With the amount of time people spend on the roads in North Carolina, it is natural to feel a myriad of emotions while behind the wheel. These emotions can affect driving behaviors and subsequently put other lives in danger.
At least 80% of American drivers admit that they have felt angry while driving at least once within the last year, according to AAA. More than 56% of deadly car accidents in the U.S. involved at least one form of aggressive driving behavior, as reported by the National Highway Traffic Safety Administration.
What are the signs of road rage?
Aggressive driving is often easy to spot. According to the Insurance Information Institute, motorists should be on the lookout for the following hazardous behaviors:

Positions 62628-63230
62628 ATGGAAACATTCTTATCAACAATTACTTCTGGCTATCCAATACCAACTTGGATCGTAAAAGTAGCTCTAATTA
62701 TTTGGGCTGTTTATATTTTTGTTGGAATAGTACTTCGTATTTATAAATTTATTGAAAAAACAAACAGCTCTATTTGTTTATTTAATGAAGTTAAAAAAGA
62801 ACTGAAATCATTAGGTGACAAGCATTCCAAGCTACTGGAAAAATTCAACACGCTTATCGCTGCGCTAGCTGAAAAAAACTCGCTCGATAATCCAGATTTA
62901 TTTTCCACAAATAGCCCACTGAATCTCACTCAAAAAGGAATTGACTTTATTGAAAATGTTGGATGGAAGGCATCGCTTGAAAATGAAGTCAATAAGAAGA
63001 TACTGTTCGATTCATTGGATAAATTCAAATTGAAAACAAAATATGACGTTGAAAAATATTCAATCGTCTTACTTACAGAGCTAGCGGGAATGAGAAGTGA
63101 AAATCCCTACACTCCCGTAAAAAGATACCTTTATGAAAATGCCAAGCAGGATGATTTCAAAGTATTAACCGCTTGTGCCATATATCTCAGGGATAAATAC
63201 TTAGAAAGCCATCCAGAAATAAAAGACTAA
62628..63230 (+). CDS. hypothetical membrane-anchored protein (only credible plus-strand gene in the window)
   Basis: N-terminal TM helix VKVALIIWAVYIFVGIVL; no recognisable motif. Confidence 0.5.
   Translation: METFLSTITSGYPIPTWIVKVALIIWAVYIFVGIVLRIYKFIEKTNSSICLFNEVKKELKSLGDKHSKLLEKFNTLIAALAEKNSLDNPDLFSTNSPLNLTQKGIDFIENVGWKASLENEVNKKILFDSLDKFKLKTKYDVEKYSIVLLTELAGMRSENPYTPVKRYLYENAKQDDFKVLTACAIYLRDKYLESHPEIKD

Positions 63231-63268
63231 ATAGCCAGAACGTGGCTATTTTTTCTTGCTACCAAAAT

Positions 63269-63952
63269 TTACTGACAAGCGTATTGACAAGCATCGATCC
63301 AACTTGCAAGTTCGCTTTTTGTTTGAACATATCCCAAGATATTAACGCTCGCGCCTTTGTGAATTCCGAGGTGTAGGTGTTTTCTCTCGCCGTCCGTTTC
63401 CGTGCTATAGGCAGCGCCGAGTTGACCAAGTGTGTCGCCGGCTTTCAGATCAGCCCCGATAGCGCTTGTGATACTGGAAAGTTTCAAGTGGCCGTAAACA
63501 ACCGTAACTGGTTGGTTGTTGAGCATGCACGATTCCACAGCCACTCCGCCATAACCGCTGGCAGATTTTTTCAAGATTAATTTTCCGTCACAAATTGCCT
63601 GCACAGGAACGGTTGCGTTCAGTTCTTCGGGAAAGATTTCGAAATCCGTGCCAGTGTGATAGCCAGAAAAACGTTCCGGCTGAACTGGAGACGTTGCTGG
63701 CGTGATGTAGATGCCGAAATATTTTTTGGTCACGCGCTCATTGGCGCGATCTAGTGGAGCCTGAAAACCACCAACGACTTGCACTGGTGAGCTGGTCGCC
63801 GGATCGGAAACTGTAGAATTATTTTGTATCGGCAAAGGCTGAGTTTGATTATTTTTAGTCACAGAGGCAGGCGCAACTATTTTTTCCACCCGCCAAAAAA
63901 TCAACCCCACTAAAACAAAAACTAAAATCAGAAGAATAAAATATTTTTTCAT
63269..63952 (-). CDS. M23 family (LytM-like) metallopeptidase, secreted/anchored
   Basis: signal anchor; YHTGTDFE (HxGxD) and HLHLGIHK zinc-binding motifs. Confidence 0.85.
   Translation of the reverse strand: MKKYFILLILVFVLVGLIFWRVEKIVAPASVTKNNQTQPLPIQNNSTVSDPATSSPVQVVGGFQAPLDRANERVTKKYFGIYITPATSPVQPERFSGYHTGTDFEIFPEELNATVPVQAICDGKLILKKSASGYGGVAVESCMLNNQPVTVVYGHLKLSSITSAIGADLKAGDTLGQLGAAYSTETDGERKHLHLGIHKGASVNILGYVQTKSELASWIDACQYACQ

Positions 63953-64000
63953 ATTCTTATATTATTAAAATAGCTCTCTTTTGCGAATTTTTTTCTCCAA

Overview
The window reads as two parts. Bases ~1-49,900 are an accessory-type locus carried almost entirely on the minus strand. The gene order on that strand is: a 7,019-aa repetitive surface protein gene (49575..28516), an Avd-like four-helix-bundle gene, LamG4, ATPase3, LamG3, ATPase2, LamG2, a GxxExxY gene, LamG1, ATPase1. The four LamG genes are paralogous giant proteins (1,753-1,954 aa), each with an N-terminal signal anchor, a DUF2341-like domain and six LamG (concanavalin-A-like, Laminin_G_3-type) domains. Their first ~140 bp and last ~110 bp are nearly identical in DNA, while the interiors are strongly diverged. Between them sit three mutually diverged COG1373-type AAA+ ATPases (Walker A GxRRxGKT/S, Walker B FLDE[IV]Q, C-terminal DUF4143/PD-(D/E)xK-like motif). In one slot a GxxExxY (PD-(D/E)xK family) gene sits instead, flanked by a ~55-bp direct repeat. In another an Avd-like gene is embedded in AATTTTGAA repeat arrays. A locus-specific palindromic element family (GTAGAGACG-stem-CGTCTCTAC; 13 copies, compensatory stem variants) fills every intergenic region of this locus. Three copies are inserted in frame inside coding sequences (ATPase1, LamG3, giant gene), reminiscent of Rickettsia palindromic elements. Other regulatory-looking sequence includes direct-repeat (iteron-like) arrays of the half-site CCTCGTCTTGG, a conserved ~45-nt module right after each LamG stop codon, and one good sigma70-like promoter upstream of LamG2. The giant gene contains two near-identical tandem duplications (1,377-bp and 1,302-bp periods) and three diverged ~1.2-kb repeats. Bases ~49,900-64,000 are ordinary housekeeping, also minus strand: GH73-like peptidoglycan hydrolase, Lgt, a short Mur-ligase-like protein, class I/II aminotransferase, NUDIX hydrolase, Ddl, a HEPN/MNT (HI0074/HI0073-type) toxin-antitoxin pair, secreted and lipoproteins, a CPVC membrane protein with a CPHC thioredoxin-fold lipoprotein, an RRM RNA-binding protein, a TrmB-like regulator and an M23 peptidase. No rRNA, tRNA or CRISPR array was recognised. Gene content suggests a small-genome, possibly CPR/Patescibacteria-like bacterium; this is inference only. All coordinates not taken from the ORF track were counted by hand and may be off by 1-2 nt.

- Changing lanes erratically
- Cutting off other vehicles or blocking them from changing lanes
- Following too close or tailgating
- Racing other vehicles or speeding
- Honking the horn excessively, yelling or using hand gestures
- Failing to yield to traffic signals, stop signs, crosswalks or other drivers’ right of way
Motorists with road rage may drive up on the shoulder of the road. They may intentionally hit other vehicles or threaten physical harm to others on the road.
What is the preferred course of action?
While some motorists may feel inclined to react to enraged drivers by yelling back or also participating in dangerous driving behaviors, it is critical that they do not. Law enforcement officers encourage drivers to alert police if they spot an aggressive motorist.
Drivers who feel as though they are becoming angry while behind the wheel should attempt to calm down by taking deep breaths, listening to slow music or even pulling over to regain their composure.